During the 1960s’ and early 1970’s DiCesare promoted most of the big name concerts at the Pittsburgh Civic Arena and Three Rivers including shows with Led Zeppelin, Pink Floyd, the Who, Three Dog Night etc. However, with the music business changing in the 70’s, DiCesare who was not as fond of the changing music biz as he was with his new found real estate investments, and knowing he needed more help tapping into the youth market, as well as mitigate risk, made an offer to a younger local rock drummer who’d become a viable competitor with a campus concert promotion company called Go Attractions, later known as Command Performance Agency. That fella was Rich Engler, who played drums on The Vogues 1965 hit “5′ O’clock World”, but by 1973 had quit his band to focus on the concert business after getting chewed out by Yes’ manager for playing drums in the opening act and not focusing on the overall event production. The ambitious Engler needed access to venues Pat had a lock on, and took the offer to team up with one of his main competitors to co-found the 50/50 split DiCesare-Engler Productions. Over the next two decades Pat & Rich then promoted pretty much every major entertainment act that came to Western Pennsylvania during the last half of the 20th century from Bob Marley to Bob Seger, New Kids On The Block to Kid Rock.

In 1977, the thriving DiCesare-Engler Productions purchased an old movie palace called the Stanley Theater and would pack over 3500 people in it, making it one of the nation’s top mid size concert halls. (That venue is now a focal point of Pittsburgh cultural scene, has under gone $43 million in further renovations and is operated by a community trusts that has renamed it the Benedum Center and hosts The Symphony and touring Broadway shows for a more civilized ADA accessible 2500 ticket holders). Other venues the men used to put on shows included The Syria Mosque, Club Metropol, the AJ Palumbo Center, the I.C. Light Amphitheater, the Civic Arena with retractable roof, and in the 1990’s the Star Lake Amphitheater, The Bud Light Amphitheatre in Scranton/Wilkes-Barre and even The Aladdin Theater in Las Vegas.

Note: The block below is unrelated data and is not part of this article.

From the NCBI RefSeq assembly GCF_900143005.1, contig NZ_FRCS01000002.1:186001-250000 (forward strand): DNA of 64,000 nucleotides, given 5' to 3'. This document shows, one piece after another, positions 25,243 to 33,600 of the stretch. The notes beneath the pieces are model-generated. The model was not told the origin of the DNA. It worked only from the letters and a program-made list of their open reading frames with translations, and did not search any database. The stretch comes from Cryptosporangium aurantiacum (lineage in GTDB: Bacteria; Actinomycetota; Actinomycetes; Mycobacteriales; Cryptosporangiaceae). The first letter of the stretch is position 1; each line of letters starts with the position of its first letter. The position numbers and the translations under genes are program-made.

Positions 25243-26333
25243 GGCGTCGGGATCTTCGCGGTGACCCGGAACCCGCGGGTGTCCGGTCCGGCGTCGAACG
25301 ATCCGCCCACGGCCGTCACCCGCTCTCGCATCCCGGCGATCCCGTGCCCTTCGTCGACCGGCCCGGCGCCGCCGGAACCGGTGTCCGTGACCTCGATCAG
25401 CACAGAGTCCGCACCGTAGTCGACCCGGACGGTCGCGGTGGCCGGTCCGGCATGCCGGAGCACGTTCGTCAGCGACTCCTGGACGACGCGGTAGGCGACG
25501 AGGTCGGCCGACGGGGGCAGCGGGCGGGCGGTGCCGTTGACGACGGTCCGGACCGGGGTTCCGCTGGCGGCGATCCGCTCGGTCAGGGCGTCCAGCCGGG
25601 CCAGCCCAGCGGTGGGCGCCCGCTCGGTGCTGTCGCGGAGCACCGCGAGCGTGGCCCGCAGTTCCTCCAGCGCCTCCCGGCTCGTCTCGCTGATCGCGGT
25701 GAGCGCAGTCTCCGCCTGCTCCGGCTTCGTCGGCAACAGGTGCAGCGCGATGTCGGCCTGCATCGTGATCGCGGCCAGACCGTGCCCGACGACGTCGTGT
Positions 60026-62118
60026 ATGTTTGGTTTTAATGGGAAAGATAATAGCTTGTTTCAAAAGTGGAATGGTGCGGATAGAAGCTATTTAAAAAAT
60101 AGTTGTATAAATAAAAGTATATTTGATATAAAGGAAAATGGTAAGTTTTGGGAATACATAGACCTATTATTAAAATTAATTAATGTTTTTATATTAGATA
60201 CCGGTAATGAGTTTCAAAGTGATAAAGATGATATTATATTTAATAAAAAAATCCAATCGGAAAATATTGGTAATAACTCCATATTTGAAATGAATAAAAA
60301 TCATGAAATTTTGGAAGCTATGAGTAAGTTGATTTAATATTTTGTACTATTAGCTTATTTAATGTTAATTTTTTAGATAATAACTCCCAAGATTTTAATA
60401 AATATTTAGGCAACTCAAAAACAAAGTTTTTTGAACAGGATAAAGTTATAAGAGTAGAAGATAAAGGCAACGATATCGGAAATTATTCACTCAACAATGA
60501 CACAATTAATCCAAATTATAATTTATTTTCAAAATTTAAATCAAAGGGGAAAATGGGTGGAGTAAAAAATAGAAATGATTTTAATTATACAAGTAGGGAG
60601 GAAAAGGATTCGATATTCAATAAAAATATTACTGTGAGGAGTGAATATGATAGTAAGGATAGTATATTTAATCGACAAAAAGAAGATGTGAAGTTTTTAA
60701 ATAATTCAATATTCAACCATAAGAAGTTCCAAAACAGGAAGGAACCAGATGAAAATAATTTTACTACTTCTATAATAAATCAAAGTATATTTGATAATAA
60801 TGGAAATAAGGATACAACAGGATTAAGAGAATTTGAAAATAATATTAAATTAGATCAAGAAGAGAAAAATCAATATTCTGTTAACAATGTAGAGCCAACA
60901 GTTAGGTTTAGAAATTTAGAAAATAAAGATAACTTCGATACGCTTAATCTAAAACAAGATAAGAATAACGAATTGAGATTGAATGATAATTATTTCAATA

Long considered one of the top grossing concert promoters in the country, with Engler now doing most of the artist relations, their company packed theaters, arenas and stadiums, and were ranked in revenues right behind Bill Graham by 1978, doing many promotions using popular local radio stations like WDVE and even TV spots like this one from 1994 to get the word out.